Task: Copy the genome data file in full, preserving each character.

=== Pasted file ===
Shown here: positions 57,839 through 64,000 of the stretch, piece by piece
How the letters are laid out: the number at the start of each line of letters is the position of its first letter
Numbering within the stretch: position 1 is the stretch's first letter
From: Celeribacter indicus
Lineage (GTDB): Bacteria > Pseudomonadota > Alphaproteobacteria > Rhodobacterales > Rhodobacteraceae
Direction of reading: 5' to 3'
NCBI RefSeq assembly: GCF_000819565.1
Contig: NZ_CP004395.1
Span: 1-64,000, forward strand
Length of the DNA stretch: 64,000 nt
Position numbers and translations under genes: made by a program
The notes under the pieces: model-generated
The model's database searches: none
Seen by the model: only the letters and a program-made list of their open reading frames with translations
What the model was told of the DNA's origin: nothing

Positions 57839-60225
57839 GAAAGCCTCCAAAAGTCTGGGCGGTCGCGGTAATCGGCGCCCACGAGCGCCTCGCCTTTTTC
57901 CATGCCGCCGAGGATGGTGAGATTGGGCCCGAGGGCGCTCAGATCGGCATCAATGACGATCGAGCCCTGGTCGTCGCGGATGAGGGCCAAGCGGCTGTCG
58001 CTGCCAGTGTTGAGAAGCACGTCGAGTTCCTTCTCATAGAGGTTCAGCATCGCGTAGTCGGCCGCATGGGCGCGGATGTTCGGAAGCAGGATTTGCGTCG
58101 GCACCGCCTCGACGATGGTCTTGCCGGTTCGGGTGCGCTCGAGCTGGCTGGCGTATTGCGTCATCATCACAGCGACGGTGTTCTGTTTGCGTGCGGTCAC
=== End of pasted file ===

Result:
Shown here: positions 57,839 through 64,000 of the stretch, piece by piece
How the letters are laid out: the number at the start of each line of letters is the position of its first letter
Numbering within the stretch: position 1 is the stretch's first letter
From: Celeribacter indicus
Lineage (GTDB): Bacteria > Pseudomonadota > Alphaproteobacteria > Rhodobacterales > Rhodobacteraceae
Direction of reading: 5' to 3'
NCBI RefSeq assembly: GCF_000819565.1
Contig: NZ_CP004395.1
Span: 1-64,000, forward strand
Length of the DNA stretch: 64,000 nt
Position numbers and translations under genes: made by a program
The notes under the pieces: model-generated
The model's database searches: none
Seen by the model: only the letters and a program-made list of their open reading frames with translations
What the model was told of the DNA's origin: nothing

Positions 57839-60225
57839 GAAAGCCTCCAAAAGTCTGGGCGGTCGCGGTAATCGGCGCCCACGAGCGCCTCGCCTTTTTC
57901 CATGCCGCCGAGGATGGTGAGATTGGGCCCGAGGGCGCTCAGATCGGCATCAATGACGATCGAGCCCTGGTCGTCGCGGATGAGGGCCAAGCGGCTGTCG
58001 CTGCCAGTGTTGAGAAGCACGTCGAGTTCCTTCTCATAGAGGTTCAGCATCGCGTAGTCGGCCGCATGGGCGCGGATGTTCGGAAGCAGGATTTGCGTCG
58101 GCACCGCCTCGACGATGGTCTTGCCGGTTCGGGTGCGCTCGAGCTGGCTGGCGTATTGCGTCATCATCACAGCGACGGTGTTCTGTTTGCGTGCGGTCAC